Our client was injured while on the job as a bus driver when another vehicle crashed into his bus. Following the incident, our client was seen by doctors through his workers compensation carrier related to pain to his left shoulder. An MRI was ordered. The results of the MRI indicated a micro size stress fracture involving the shoulder bone head. Some rotator cuff tendon inflammation was also noted. He was then referred to an orthopedic surgeon. Our client was examined by the orthopedic surgeon who gave him an injection into his shoulder, Percocet, and a prescription for physical therapy three times a week. For safety reasons, he was told to not work as a bus driver due to the use of only one shoulder. With this treatment plan, his symptoms did not improve. At the follow up consultation it was assessed that our client possibly developed scar tissue which did not allow him to have full range of motion. He was given Ambien for sleep, because the shoulder pain was affecting his sleep, and continued physical therapy. Subsequently, after no improvement, the orthopedic surgeon recommended surgery due to his decreased range of motion and constant pain. The doctor expressed the need for the patient to address his Coumdain dosing (as to when to stop it, prior to or after surgery, as our client was chronically on a blood thinner, Coumadin, due to two previous deep vein blood clots which prevents him from taking anti-inflammatory medication). A preoperative physical was given for surgery clearance. Our client then underwent surgery. While our client was under anesthesia his range of motion was examined and found to be limited in all planes. He was manipulated in all planes with steady pressure until the adhesion released. A scope was then placed inside the shoulder to clear away any extra growth and inflamed tissue. After the surgery, our client was examined by the surgeon and some improvement was noted. He continued physical therapy but still complained of pain going down his arm and back with swelling below his shoulder blade. Two months after his operation his range of motion, especially reaching behind, was not as full in the left arm compared to the right. Our client experienced what is commonly known as a frozen shoulder or adhesive capsulitis. The pain in the shoulder is due to inflammation of the surrounding tendons; as a result, range of motion in the shoulder is lost.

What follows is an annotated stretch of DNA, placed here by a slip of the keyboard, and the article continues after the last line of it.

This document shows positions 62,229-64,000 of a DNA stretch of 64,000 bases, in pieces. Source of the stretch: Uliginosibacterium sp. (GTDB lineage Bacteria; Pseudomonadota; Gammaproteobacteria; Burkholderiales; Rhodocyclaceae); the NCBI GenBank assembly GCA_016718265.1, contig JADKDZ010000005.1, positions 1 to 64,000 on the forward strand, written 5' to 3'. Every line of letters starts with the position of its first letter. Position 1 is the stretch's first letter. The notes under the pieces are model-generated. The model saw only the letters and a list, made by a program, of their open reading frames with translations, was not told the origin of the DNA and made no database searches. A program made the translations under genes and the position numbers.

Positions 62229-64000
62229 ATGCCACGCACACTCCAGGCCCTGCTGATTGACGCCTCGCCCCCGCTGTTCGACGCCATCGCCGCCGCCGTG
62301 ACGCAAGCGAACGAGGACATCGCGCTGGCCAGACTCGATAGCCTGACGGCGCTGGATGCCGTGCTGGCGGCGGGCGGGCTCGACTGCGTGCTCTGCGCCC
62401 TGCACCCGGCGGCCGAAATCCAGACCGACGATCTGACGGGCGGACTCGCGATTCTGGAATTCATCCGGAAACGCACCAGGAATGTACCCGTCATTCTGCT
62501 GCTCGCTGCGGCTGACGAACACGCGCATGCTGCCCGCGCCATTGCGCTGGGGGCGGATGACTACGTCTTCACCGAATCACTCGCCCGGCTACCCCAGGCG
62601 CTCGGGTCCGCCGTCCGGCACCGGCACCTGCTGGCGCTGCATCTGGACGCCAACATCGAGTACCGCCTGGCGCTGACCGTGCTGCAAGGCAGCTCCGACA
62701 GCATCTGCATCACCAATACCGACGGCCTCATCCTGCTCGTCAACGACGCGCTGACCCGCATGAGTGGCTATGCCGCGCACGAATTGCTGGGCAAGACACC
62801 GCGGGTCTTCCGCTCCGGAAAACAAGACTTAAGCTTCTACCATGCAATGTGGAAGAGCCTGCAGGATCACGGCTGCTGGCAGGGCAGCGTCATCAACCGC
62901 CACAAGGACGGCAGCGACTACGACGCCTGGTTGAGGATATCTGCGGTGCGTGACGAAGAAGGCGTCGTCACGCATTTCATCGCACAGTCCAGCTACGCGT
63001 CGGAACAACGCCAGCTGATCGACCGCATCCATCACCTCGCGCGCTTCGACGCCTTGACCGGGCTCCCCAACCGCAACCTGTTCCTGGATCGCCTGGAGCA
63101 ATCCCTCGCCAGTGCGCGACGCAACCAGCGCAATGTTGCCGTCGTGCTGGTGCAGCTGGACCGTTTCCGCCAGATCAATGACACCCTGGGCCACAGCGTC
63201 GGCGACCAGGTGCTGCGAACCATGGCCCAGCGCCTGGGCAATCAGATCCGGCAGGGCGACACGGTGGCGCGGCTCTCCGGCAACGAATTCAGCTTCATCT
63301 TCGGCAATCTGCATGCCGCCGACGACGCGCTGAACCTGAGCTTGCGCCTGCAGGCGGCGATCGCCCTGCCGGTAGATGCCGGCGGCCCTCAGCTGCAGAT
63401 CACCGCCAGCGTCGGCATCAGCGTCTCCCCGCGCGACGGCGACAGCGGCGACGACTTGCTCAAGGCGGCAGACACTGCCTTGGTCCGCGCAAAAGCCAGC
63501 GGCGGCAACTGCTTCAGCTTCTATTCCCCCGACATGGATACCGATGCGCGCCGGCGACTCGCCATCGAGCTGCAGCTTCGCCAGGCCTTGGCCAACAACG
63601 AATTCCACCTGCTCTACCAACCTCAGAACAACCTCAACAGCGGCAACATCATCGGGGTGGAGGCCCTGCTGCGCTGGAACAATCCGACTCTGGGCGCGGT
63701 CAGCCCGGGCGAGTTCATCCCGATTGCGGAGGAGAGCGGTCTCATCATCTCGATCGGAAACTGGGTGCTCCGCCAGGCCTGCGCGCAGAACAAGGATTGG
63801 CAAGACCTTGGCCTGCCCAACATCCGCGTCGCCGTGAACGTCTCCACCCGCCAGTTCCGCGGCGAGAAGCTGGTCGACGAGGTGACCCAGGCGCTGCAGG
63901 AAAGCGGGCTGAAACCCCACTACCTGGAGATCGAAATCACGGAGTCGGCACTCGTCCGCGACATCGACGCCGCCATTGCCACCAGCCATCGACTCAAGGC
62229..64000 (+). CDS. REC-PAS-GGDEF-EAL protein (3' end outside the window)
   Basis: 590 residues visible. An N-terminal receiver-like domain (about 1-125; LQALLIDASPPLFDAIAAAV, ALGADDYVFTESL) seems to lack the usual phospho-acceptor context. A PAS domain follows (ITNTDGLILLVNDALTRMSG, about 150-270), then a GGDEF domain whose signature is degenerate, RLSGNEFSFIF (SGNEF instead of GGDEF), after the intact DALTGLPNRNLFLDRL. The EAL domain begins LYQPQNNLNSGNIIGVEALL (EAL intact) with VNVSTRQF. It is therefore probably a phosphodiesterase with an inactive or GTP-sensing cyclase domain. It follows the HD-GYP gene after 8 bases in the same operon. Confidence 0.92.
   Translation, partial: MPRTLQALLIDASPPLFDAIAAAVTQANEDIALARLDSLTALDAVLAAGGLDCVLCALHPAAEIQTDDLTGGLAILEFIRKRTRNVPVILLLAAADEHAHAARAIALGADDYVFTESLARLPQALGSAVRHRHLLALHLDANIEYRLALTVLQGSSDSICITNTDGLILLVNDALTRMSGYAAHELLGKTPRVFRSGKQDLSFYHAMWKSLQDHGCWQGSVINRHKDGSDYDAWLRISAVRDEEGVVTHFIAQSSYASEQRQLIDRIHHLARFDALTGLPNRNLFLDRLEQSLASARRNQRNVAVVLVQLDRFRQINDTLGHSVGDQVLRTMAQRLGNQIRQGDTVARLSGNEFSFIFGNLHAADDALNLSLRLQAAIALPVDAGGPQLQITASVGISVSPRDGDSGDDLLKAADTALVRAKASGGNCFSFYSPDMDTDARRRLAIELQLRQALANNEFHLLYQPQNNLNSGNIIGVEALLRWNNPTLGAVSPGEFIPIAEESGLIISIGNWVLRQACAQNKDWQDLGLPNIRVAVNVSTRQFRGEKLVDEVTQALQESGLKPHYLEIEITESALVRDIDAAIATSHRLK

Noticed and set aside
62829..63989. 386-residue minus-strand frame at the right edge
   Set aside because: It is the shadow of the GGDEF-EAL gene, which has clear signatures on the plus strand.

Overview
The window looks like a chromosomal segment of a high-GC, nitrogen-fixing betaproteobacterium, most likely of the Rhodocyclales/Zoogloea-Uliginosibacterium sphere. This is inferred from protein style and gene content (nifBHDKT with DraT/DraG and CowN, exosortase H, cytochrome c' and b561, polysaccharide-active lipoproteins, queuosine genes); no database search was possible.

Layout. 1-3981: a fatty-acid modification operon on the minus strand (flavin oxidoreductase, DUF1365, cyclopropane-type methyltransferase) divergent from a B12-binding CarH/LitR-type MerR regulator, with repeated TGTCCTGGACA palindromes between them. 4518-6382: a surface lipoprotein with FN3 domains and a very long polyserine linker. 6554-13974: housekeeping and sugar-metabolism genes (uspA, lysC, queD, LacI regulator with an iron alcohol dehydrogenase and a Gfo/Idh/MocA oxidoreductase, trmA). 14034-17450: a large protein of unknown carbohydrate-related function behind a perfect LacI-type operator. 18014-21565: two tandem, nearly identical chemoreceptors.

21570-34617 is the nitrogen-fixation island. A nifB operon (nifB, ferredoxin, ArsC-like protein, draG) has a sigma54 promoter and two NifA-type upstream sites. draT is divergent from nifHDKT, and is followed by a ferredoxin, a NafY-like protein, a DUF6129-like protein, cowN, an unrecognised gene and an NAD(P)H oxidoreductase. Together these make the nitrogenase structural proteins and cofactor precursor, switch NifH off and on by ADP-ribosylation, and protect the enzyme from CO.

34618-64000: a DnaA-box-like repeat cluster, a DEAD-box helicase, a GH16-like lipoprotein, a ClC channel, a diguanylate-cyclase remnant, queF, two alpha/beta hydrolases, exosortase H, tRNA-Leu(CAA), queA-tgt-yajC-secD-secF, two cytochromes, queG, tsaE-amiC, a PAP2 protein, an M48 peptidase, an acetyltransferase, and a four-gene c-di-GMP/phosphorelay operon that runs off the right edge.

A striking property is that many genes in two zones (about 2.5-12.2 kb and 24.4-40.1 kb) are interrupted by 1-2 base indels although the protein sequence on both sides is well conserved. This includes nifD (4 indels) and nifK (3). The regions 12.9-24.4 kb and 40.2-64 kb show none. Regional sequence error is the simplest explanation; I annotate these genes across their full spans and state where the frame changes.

The driver of the car that crashed into our client’s bus only carried $25,000 of insurance which they paid. Our client was also eligible for up to $300,000 worth of underinsured motorist coverage (UIM) available under the insurance policy for the bus. Based on our evaluation of the case, we determined that the value of our client’s case merited payment of the $300,000 of UIM coverage. As such, we demanded that the UIM insurance company tender or pay the $300,000. In response, the insurance company mailed us a check for $24,000. We rejected this offer, returned the check, and filed a lawsuit on behalf of our client in the Circuit Court for Miami-Dade County. In response, the insurance company removed the case to federal court and litigation commenced. Ultimately, the insurance company tendered or paid the full $300,000 of available UIM coverage.